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Bob Moon: The writing is on the wall, and it seems Corporate America has read it. When the Group of 20 economic powers meets in Pittsburgh this week, executive compensation will be among the top items on the agenda. This, as the Federal Reserve works on a plan we told you about last week, to restrict pay packages at thousands of banks. Now, a leading business group is proposing its own compensation reforms and our New York Bureau Chief Amy Scott has details.
AMY SCOTT: AT&T, Hewlett-Packard, and Tyco are among the companies supporting the proposed reforms.
The Conference Board, a nonprofit business group, is recommending that companies tie compensation to long-term performance, eliminate excessive golden parachutes and severance pay, and improve board oversight.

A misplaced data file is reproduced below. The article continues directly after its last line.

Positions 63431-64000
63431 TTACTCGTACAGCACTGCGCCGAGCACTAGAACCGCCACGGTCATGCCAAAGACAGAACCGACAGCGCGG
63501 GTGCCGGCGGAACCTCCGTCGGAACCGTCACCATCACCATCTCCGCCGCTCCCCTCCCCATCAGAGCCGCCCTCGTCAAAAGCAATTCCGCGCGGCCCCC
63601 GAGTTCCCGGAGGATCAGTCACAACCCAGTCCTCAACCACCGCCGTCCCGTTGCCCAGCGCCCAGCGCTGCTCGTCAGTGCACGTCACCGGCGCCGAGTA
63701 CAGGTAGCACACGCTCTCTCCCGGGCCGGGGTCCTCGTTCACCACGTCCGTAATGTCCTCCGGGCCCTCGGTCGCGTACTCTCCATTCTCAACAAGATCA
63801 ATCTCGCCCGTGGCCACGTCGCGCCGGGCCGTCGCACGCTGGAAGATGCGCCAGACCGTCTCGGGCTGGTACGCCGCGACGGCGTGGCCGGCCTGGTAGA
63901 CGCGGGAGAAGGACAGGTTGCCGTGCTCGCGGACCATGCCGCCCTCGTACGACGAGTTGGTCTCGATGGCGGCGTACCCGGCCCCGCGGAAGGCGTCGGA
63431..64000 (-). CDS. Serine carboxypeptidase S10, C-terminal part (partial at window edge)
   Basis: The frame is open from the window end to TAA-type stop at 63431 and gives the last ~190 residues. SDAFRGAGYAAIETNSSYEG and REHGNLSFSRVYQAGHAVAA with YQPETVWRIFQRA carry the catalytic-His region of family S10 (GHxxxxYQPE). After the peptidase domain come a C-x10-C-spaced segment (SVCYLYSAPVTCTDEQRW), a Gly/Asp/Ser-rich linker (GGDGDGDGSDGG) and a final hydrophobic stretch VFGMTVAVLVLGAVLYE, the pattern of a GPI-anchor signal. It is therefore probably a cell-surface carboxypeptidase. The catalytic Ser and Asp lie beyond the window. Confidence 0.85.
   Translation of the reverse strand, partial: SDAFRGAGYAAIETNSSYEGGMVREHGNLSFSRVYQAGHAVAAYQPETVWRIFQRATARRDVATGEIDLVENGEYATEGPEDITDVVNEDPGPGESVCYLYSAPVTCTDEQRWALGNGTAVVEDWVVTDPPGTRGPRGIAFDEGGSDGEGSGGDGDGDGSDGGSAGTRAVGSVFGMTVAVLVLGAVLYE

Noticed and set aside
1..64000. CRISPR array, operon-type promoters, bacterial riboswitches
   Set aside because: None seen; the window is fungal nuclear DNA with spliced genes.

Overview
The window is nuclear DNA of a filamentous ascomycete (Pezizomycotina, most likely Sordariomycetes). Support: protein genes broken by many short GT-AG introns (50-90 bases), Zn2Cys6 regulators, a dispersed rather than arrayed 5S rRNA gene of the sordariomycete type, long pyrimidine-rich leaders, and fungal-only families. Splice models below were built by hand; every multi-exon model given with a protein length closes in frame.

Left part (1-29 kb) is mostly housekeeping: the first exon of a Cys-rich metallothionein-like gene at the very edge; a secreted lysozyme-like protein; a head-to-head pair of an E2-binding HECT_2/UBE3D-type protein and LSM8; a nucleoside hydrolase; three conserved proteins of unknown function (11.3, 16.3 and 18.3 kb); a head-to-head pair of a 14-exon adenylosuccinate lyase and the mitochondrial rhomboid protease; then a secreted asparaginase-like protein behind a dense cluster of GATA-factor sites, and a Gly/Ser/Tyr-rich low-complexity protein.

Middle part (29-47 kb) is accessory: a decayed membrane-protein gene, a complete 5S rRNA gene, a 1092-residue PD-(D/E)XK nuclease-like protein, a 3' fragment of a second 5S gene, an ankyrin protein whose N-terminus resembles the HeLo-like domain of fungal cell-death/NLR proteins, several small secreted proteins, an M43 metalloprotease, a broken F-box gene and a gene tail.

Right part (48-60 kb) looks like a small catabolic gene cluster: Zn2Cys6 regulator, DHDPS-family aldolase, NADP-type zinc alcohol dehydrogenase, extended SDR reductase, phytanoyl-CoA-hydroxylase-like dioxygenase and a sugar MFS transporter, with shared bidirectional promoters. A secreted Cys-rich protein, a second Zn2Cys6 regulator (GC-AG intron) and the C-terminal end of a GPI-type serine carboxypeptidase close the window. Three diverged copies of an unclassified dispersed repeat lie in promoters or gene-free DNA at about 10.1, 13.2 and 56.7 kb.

Bob Denham is co-chair of the task force that wrote the guidelines.
He says the business world knows that if it wants to continue to use compensation to attract talent, it has to change its ways.
BOB DENHAM: There's a very real desire to show that Corporate America can do compensation responsibly, effectively, in a disciplined way.
LYNN STOUT: It's the same reason the beer industry cautions drinkers to know when to say when. They would rather have the drinkers decide than the government.
That's Lynn Stout. She teaches corporate and securities law at UCLA. With U.S. and European regulators looking at reigning in compensation, she says the private sector wants to beat them to the punch.
Graef Crystal writes the Crystal Report on Executive Compensation. He says voluntary guidelines might help. But he says Goldman Sachs is on track to pay billions of dollars in bonuses again this year.
GRAEF CRYSTAL: I think that if they go ahead and pay wild bonuses, whether they defer some of them or not, they're going to bring the temple down on everyone's head.
Wall Street's main trade association supports the Conference Board guidelines, as does Nasdaq. But so far no banks have signed on.
In New York, I'm Amy Scott for Marketplace.